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    Sachem East's Casali claims Hansen Award

    by Bob Herzog on
    Mon, Dec 3, 2012 10:21 PM

    Updated Tue, Dec 4, 2012 9:26 AM
    Sachem East's Casali claims Hansen Award
    Photo by Photo by Kathleen Malone-Van Dyke

    With his uniform stained by blood, mud and grass or his arms and legs bearing turf burns after every game, Steven Casali is the personification of a throwback, two-way player who rarely leaves the field. Whether it's lugging the football 30 times a game or making a dozen tackles from his linebacker slot, Casali literally throws himself into his work.

    "I just love the game," the 6-2, 220-pound bruiser from Sachem East said. The game loves him back, as his exploits have earned him a scholarship to play linebacker at Division I Massachusetts next year.

    Locally, everyone seemed to love Casali's performance in his senior season. He rushed for 1,896 yards, averaged 8.0 yards per carry, scored 20 touchdowns, made 104 tackles, knocked down 10 passes, played a key role in perhaps the most dramatic game played on the Island this season, and won an unprecedented four major awards at Monday night's's Suffolk County Football Coaches Association dinner at the Hyatt in Hauppauge.

    His hardware collection now includes the prestigious Hansen Award, presented annually by Newsday to the most outstanding player in Suffolk County; the Bob Collotta Award as the county's top linebacker; the Joe Cipp Award as the county's top running back; and the new MSG Varsity Rob Burnett Award for being the defensive player of the year on Long Island.

    "Without a doubt, he's the best player I've ever coached. Not only that, he's a great, great kid," Sachem East coach Mark Wojciechowski said. "He's the first kid to compliment everyone else and say that the other team was very good. He gets embarrassed with all the attention. That's what makes him so special. He is that kid. They don't come around that often."

    Casali had numerous games that cemented his Hansen status. In a key regular-season, 25-17 victory at Longwood, Casali rushed for 289 yards and three touchdowns, made 14 tackles and forced three fumbles.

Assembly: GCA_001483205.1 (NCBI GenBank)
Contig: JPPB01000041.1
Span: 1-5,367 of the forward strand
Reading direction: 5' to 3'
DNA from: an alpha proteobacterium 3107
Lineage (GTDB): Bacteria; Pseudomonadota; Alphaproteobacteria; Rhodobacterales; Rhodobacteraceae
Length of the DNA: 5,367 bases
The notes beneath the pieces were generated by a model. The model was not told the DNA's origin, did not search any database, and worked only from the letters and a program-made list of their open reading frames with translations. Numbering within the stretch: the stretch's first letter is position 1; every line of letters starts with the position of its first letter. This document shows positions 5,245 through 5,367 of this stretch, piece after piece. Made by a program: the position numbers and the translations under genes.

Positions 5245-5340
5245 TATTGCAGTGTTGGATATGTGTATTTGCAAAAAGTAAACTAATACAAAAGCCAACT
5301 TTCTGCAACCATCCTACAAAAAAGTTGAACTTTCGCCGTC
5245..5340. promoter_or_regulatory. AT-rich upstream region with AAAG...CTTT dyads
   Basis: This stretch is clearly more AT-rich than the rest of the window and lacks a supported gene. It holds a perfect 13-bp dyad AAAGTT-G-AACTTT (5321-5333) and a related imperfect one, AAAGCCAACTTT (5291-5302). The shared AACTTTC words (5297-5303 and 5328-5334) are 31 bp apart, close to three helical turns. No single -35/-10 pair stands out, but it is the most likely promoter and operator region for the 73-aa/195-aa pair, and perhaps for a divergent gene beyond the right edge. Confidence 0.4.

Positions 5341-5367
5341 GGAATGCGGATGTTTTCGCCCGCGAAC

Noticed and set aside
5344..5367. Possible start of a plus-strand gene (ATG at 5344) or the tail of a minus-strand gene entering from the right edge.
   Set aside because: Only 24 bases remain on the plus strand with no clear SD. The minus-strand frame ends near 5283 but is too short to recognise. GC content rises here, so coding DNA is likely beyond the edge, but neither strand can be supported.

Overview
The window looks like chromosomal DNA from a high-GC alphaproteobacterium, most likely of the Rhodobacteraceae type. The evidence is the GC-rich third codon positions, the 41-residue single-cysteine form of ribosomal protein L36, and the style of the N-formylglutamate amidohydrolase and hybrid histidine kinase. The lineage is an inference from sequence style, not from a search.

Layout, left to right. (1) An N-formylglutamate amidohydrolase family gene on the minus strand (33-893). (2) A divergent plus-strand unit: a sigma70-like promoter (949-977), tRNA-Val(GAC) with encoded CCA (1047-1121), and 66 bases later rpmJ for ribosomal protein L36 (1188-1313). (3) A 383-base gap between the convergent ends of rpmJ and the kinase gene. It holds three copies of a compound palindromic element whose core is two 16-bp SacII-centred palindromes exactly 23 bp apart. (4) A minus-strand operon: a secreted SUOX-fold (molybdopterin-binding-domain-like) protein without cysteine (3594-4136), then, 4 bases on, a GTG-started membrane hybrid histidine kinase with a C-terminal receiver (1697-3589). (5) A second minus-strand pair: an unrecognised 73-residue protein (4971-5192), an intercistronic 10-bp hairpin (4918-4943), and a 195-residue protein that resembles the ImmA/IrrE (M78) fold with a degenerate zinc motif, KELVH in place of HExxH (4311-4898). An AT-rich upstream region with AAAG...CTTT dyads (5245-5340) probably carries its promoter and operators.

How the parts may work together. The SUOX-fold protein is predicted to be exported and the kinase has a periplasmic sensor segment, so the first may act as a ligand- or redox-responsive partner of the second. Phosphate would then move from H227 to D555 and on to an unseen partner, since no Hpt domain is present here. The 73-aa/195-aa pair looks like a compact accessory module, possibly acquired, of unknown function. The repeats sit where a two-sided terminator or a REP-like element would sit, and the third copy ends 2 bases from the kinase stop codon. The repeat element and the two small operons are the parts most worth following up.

In an 18-7, first-round playoff victory at Northport, Casali gained 131 of his 177 yards in the second half and added 12 tackles. The following week, he carried a remarkable 44 times for 237 yards and two touchdowns as Sachem East scored on the final play for a shocking 33-28 upset at top-seeded Connetquot.

    Casali somehow had enough energy to run around the field, hugging and hoisting teammates, especially quarterback Danny Wolff and receiver Ryan Dippel, who hooked up for the winning touchdown pass.

    "I love these guys," he said. "I'm speechless."

    Others were more vocal. After Floyd eliminated Sachem East, 61-27, in the Suffolk I final, winning coach Paul Longo was so mesmerized by Casali's 272-yard, 39-carry performance that he made a special point of pulling No. 5 aside during the traditional postgame handshake.

    "I told him, 'You're not just a great player, but I like the way you handle yourself,' " Longo said. "There's never any trash-talking or staring anyone down. Just a hard-nosed player and a tremendous role model. He's definitely one of the best two-way players I've ever coached against."

    Casali, a middle linebacker who roams from sideline to sideline, has a nose for the ball, closing speed and, naturally, is a ferocious hitter. As a tailback, he can outmuscle or outrun defenders. "I'm a big guy and they don't think I can run fast," said Casali, who has been clocked at 4.55 in the 40.

    Hard to believe that such a dangerous power back may have carried the football for the last time in his career; but UMass likes him as a linebacker.

    "I'll play either side of the ball, but I like defense better,'' Casali said. "I love to hit people."

    That's no surprise to his teammates, who tease the player they've nicknamed 'The Beast' for his modesty and his intensity.

    "His practice jerseys tend to get ripped. And he wears shirts without sleeves," Wojciechowski said. "If there's one thing our team can do, it's have fun. If that means making fun of our best kid, so be it. 'We'll give you the extra $2; go buy some shirts with sleeves.' We're always on him. Of course, no one goes too far. They've seen him get mad."

    So have his opponents.

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